EE has announced that it’s recalling all of its Power Bar portable mobile phone chargers.
The network says this is due to ‘a very small number of incidents where Power Bars have overheated’.
The full recall comes just months after EE partially recalled a 500,000 of the chargers due to fire risk after reports of the devices exploding.
So, what do you do if you’re one the millions of people who has an EE Power Bar? Read on and we’ll give you the lowdown.
1 Stop using it straight away
EE says that even if you’ve never noticed your Power Bar getting overly hot, you should stop using it immediately.
It should be unplugged from all tablets, laptops and phones, as well as the mains.
While there’s no suggestion that every Power Bar out there is faulty, the mobile network clearly doesn’t want to take any risks when it comes to customer safety, especially after one woman suffered burns after her charger blew up over the summer.
2 Hand it in at an EE store
Rather than throwing it away, take your Power Bar to your nearest EE store, where the staff there will be able to dispose of it properly.
Even if you can’t get there straight away, take it in so EE can at least try and get to the bottom of the issue.
3 You’re in line for a gift if you do
As an incentive to return the Power Bar, EE is offering customers on its network a £20 gift voucher to spend in store.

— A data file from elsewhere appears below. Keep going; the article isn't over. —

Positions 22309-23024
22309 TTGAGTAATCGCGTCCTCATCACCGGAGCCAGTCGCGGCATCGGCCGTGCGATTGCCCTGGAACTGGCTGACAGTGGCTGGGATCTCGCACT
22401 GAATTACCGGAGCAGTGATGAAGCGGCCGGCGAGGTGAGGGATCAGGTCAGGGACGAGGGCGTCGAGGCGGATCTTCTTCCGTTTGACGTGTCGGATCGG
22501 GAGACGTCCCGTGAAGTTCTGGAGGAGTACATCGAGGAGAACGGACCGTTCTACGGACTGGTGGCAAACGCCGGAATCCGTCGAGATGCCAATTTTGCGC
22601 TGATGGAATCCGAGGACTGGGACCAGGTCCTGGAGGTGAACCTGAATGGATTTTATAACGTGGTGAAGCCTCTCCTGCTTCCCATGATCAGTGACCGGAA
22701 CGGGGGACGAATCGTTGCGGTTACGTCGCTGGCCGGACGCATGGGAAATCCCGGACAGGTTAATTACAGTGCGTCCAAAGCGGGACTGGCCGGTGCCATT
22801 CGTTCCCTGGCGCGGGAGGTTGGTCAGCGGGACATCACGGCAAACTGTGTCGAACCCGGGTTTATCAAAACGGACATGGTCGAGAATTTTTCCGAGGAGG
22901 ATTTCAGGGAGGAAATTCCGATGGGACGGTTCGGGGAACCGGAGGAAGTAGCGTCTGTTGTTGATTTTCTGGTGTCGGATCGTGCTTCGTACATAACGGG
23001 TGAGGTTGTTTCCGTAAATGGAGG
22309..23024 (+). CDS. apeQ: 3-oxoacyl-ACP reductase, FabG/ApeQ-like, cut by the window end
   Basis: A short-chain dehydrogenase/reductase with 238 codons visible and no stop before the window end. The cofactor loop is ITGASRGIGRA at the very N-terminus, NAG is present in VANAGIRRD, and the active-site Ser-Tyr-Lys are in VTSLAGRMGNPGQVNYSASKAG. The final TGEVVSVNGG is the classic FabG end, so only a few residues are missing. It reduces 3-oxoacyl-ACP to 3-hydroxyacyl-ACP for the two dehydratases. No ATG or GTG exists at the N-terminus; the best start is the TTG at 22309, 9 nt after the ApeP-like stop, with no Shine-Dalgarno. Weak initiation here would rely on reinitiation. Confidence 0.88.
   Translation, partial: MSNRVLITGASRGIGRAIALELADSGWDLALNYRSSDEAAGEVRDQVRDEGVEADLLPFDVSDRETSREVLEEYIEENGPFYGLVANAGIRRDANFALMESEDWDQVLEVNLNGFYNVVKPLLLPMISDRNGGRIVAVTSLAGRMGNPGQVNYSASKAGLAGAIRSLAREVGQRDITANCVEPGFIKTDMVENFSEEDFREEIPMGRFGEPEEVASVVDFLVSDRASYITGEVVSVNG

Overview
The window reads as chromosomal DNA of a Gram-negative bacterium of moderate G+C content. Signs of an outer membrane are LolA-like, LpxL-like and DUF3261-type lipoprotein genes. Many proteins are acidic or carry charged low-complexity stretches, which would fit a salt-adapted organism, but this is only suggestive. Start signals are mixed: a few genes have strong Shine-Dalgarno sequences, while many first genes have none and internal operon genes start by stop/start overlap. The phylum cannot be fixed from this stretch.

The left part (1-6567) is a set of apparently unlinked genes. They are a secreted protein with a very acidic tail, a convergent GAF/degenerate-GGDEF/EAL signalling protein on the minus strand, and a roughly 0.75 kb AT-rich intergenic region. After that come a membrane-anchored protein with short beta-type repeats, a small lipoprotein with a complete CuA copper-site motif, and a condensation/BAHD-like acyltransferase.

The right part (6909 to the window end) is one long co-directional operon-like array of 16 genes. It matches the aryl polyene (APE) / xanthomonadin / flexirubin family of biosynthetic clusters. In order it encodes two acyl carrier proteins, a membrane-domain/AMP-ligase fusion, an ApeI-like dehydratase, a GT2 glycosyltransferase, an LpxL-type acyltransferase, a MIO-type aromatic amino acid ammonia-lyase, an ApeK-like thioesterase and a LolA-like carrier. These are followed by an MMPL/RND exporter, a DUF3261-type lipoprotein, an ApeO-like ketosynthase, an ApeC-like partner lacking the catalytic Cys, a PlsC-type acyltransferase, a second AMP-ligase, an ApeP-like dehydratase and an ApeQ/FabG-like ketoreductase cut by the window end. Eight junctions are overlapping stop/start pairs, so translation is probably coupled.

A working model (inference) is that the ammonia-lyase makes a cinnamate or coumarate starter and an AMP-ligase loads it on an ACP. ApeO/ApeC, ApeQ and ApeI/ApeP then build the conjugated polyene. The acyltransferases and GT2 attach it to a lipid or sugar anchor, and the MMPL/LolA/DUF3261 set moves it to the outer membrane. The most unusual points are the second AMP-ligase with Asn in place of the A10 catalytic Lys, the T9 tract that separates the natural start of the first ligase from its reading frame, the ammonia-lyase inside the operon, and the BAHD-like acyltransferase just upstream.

Staff will tell you how to claim the voucher, which can be spent on EE’s accessories store website.
The site offers headphones, cases and, yes, portable phone chargers that don’t come with a health warning.
4 Replacements seem unlikely
EE is remaining coy about the prospect of replacing faulty Power Bars.
On its website, it simply says: “At the moment we are fully focused on the recall and we will make further announcements soon.”
However, it’s unlikely consumers are likely to be too keen to take a free charger from EE after this particular debacle.
5 EE is likely to face further questions
This recall is not only a risk to consumers. EE is likely to face some embarrassing questions over the next few days.
What prompted it to recall the product now?
Will it be able to fully answer questions which arose over the summer about the device’s EU standard safety markings?
And how long had execs known about issues with the Power Bars batteries?
Whatever happens, EE will have to be upfront and candid in its answers, in the face of the scheme's failure.